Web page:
For example, any interest transferred to a child is subject to that child’s creditors. If one of your children should have a judgment entered against them, the creditor could come after the house to satisfy the judgment. Some situations where a child’s creditors could become a problem include if a child files for bankruptcy, if your child fails to pay bills (such as taxes or credit cards), personal injury claims against one of your children, or divorce of one of your children.
If one of your children predeceases you, his or her assets will pass to his or her heirs. Consequently, your residence could end up in the control of a son-in-law, daughter-in-law, grandchild, etc.
If one of your children goes through a divorce, your child’s interest in the house may become an asset in dispute in the divorce.
- Tax/Financial Considerations
Another potential drawback of gifting your property to your children during your lifetime rather than at your death is income taxes. With a transfer on death, your children receive a step up in basis upon your death. With a lifetime gift, there is no step up in basis, and your basis is transferred to your children.
If the property is sold while you are alive, you lose the sale of residence exemption.
In addition, once the transfer is made, you would not be eligible to obtain a reverse mortgage if you needed one.
If you gift property, you would be required to file a gift tax return. However, no gift tax will be payable. You would need to alert your accountant that you are making this gift.
- Retention of Life Estate
If you do decide to gift your property to your children, we would recommend that you reserve a Life Estate to protect your ability to reside at the property for your lifetime.
If you gift your residence and retain a lease or otherwise continue to live there, the State of Wisconsin may seek to recover the amounts it pays for medical assistance from assets in which a person once had an ownership interest under the theory that you have a “disguised life estate”. As you would continue to live in the residence after you gift it to your children, the State could seek to recover on this gift based on a “disguised life estate”.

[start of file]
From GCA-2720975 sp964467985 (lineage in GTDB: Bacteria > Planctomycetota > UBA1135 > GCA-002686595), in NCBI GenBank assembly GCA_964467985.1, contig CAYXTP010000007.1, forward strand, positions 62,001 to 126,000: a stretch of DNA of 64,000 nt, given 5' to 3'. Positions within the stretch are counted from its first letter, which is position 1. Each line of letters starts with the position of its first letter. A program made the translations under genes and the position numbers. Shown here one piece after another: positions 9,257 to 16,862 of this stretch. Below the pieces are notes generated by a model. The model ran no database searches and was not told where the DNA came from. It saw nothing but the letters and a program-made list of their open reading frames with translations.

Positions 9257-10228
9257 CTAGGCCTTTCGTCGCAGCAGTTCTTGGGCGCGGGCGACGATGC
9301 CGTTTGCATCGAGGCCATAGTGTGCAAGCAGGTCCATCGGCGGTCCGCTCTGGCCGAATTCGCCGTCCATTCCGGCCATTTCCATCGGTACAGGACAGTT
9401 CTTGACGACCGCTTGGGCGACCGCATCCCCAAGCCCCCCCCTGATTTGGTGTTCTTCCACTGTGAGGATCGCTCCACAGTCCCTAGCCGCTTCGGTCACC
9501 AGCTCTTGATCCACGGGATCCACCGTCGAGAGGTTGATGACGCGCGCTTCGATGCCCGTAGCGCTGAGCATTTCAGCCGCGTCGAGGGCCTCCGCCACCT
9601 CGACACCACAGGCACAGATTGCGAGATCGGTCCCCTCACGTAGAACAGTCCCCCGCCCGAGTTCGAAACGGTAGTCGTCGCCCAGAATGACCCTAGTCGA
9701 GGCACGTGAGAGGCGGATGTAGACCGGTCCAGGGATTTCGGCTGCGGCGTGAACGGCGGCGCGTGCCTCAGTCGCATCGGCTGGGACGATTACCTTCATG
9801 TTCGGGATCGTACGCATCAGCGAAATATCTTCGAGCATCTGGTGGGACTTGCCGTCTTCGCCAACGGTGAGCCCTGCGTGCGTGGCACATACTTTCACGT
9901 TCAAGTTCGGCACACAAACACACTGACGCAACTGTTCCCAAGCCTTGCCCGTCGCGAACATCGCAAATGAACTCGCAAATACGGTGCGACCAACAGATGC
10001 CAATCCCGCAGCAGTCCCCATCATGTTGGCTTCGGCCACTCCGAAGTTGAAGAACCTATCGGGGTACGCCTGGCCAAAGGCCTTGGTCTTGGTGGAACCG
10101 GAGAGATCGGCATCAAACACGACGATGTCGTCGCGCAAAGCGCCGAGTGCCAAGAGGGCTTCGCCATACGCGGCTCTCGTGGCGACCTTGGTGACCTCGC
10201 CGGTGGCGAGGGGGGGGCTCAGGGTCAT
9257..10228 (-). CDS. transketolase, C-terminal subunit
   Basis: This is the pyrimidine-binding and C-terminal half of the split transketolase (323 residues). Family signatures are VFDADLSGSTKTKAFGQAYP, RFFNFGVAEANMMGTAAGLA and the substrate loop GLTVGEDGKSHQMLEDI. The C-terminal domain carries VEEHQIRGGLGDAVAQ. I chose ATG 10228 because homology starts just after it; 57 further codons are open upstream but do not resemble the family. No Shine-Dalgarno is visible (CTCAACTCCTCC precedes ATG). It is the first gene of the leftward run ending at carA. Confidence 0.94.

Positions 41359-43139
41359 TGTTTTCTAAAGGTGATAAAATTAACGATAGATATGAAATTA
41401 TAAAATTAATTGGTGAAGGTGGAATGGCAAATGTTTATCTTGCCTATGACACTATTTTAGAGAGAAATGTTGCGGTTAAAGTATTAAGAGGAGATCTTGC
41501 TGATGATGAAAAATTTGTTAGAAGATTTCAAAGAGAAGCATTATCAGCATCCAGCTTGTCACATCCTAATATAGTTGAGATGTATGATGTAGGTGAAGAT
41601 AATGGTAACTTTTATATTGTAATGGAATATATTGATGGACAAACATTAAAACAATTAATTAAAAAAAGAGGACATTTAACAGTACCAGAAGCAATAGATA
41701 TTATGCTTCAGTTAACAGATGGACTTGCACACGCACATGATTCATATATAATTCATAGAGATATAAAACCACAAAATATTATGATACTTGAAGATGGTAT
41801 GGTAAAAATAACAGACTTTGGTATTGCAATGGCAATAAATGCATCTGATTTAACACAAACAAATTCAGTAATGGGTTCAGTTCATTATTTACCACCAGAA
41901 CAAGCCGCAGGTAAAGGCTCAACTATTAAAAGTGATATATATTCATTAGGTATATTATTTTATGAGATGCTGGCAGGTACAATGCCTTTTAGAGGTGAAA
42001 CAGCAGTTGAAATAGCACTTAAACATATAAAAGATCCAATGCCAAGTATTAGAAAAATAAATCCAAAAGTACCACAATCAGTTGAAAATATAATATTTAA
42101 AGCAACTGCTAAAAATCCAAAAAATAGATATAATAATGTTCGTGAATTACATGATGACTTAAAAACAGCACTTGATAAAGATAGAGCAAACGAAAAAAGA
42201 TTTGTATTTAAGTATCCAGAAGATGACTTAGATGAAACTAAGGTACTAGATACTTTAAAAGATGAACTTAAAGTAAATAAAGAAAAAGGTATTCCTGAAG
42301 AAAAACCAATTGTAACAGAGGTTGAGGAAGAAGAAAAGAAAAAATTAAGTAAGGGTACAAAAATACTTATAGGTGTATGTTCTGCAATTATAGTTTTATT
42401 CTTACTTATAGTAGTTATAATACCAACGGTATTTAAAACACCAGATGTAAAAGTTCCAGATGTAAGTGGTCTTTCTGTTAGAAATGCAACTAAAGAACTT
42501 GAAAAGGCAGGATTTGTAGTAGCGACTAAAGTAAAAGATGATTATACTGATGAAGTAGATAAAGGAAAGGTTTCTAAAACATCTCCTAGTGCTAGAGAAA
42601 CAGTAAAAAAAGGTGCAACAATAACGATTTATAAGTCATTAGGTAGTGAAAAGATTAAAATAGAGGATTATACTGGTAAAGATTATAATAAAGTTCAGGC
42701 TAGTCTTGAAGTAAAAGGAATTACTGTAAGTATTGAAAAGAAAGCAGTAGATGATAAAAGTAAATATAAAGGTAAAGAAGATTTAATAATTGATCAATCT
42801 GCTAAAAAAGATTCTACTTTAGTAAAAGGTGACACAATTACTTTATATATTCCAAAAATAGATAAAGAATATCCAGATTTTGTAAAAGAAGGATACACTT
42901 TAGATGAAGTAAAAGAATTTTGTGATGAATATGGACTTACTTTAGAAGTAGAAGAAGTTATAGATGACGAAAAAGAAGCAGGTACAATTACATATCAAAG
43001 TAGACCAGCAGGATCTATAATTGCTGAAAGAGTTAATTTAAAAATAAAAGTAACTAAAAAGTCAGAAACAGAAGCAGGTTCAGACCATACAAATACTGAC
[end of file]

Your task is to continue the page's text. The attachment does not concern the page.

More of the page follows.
Accordingly, since the State of Wisconsin would likely seek to recover, if you decide to gift the property to your children, we generally recommend retaining a Life Estate if property is transferred to children. Retention of a Life Estate would protect your interest in your ability to continue to live on the property, as it would give you the legal right to use the property during your life. You would be obligated to continue to pay real estate taxes and maintain the property. The downside of retention of a Life Estate is that the State may seek recovery of the value of the Life Estate; however, the State would not be able to seek recovery against the entire value of the property.
Because this is an irrevocable act the Settlor should carefully weigh the benefits and costs of pursuing this type of planning. If you need assistance, please consult with one of our Estate Planning attorneys by contacting our office at [email protected] or 262-334-3471.
Originally published: July 13, 2023.
More Important Reading
- Estate Planning for Mixed Families and Second Marriages
- Your Family Business Succession Plan
- Time Marches On: Do I need to Update My Estate Plan?
Disclaimer: The information contained in this post is for general informational purposes only and is not legal advice. -Due to the rapidly changing nature of law, Schloemer Law Firm makes no warranty or guarantee concerning the accuracy or completeness of this content. You should consult with an attorney to review the current status of the law and how it applies to your unique circumstances before deciding to take—or refrain from taking—any action. If you need legal guidance, please contact us at 262-334-3471 or [email protected].